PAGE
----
A group that took part in the recent white supremacist rally in Charlottesville, VA is embarking on a yearlong recruitment campaign on college campuses, according to the Anti-Defamation League. Identity Evropa, a group founded last year that seeks to promote "white American culture," is engaging in a campaign called "Project Siege," which involves posting fliers and posters on campuses promoting its goals. 
In Elie Wiesel's Hometown, Hundreds Protest Anti-Semitism by Retracing His Walk to be Deported

More than 70 years after fascists took Elie Wiesel to the train station of this sleepy city in Romania, hundreds of its residents retraced his steps in a march to protest against anti-Semitism. The march began at the home where Wiesel was born and ended where in 1944 he boarded with his family a train to the Auschwitz death camp. The march drew participants, Jews and otherwise, from far and wide.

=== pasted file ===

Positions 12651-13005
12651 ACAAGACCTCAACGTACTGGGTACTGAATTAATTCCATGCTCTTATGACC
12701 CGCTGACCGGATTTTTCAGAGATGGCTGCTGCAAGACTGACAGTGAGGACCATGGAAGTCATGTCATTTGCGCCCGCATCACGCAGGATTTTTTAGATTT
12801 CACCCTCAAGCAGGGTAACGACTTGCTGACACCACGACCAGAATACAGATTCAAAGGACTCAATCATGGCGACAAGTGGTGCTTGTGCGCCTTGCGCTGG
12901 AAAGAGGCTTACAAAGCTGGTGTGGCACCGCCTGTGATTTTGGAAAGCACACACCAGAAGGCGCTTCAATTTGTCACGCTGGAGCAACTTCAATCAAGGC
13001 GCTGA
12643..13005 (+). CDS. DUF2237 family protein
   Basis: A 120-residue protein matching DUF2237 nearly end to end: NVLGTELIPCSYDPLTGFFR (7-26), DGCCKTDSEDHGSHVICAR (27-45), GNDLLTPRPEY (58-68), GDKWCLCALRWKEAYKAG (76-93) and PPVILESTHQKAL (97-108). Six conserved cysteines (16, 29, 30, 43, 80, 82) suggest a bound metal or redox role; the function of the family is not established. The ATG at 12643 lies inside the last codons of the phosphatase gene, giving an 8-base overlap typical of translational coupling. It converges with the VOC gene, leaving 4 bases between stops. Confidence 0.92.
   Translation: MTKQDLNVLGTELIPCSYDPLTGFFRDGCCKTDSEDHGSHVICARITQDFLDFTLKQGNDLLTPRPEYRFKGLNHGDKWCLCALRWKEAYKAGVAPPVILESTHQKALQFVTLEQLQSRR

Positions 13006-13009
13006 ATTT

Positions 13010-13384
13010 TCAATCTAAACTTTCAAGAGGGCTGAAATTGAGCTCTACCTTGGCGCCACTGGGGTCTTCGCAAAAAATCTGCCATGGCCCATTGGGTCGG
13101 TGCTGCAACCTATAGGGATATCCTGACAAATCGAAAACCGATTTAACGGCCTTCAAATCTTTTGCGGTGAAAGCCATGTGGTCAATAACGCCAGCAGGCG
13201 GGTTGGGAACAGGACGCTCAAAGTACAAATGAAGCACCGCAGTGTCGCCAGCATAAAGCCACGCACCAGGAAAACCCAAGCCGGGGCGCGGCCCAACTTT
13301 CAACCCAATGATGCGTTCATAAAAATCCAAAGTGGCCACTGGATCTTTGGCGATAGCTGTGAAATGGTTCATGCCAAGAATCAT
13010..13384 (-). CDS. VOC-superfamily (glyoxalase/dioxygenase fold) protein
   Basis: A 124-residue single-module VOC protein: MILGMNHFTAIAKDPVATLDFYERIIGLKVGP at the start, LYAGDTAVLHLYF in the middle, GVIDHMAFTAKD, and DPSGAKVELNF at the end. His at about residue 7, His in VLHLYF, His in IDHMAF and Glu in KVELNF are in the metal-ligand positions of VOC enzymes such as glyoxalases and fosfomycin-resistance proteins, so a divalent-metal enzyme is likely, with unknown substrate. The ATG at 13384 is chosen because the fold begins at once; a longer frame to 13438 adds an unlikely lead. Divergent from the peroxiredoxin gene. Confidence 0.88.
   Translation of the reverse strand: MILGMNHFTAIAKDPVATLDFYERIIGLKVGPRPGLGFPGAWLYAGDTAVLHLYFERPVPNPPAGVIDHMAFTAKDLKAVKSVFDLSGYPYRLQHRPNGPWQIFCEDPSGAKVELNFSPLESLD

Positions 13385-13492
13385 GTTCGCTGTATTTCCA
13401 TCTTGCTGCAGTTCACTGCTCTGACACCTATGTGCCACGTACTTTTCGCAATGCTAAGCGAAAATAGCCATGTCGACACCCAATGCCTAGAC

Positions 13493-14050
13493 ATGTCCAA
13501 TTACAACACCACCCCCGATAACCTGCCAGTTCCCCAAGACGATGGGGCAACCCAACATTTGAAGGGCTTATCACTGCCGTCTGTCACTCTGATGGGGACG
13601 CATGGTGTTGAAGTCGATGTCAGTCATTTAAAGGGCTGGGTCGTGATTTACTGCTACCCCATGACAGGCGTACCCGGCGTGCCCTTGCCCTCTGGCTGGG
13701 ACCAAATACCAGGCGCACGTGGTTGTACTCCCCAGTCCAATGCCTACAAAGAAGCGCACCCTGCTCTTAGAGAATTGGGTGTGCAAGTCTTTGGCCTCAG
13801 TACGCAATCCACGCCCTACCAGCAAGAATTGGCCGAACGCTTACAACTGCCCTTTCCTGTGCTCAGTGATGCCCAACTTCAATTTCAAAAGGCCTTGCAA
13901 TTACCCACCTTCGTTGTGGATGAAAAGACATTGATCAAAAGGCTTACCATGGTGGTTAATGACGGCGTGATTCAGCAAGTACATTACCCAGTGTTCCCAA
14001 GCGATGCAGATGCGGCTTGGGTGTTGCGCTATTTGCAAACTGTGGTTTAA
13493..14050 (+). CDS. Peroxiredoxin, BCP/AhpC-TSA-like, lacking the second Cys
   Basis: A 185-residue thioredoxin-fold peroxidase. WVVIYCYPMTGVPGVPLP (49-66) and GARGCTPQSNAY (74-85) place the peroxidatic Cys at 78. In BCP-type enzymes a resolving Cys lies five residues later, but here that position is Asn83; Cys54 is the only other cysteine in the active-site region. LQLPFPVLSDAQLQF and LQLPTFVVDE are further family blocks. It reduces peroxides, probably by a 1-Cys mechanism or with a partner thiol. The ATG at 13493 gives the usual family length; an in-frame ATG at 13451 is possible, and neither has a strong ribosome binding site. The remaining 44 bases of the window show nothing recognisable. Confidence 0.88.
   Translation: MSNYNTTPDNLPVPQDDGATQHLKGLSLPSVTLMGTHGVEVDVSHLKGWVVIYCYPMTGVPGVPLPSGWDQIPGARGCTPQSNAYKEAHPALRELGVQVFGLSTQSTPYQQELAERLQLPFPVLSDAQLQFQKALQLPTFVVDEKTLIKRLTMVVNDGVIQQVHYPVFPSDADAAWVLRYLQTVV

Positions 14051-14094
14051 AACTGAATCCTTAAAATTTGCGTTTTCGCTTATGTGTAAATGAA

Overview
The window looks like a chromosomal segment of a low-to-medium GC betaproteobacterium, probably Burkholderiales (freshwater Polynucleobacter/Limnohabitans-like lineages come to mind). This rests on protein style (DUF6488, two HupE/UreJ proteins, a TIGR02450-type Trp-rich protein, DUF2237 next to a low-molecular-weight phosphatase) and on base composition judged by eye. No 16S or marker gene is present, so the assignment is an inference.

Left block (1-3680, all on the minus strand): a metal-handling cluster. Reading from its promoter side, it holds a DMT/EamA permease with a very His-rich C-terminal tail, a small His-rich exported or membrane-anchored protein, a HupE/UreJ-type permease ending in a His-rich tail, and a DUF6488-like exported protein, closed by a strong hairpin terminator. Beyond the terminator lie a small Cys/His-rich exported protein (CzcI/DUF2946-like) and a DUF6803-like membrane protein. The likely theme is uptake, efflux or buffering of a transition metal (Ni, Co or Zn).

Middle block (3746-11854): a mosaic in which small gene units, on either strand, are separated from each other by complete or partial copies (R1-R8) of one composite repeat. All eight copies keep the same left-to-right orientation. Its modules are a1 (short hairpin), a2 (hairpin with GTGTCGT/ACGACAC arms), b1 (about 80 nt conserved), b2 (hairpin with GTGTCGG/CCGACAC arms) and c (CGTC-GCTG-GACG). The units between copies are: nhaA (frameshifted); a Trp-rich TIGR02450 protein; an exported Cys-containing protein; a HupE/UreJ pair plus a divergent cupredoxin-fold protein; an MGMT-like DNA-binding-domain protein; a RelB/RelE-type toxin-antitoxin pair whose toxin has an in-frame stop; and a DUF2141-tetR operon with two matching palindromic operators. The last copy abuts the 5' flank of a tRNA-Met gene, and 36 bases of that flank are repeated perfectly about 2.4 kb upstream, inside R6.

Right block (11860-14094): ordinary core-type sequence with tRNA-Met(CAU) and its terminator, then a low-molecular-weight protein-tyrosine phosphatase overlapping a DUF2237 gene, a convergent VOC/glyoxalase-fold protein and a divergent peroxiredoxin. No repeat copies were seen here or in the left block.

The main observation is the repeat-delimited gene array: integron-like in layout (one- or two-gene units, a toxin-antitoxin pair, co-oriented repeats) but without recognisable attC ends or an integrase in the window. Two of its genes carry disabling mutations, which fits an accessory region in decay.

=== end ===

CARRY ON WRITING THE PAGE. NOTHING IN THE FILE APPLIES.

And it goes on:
Continued Reading

Laws Target Minors' Abortion Rights

Since January, hundreds of anti-abortion bills have moved through state legislatures - some of the most longstanding restrictions have targeted young people seeking abortion care. Minors face many barriers such as medically inaccurate sex education, lack of birth control, and limited resources.  With a new round of parental notification laws, minors' abortion access may be narrowing to the point of near-impossibility.  As of 2017, 37 out of 50 states have parental consent laws for minors seeking abortion. 
Does Your Insurance Cover Abortion?

A new slew of state laws are aimed at making sure abortion coverage is banned from private health insurance plans--putting the procedure still further out of reach. Abortions are expensive, which is why insurance coverage for abortion care is critical to making it accessible. Insurance coverage bans on private insurance impact anyone with limited resources.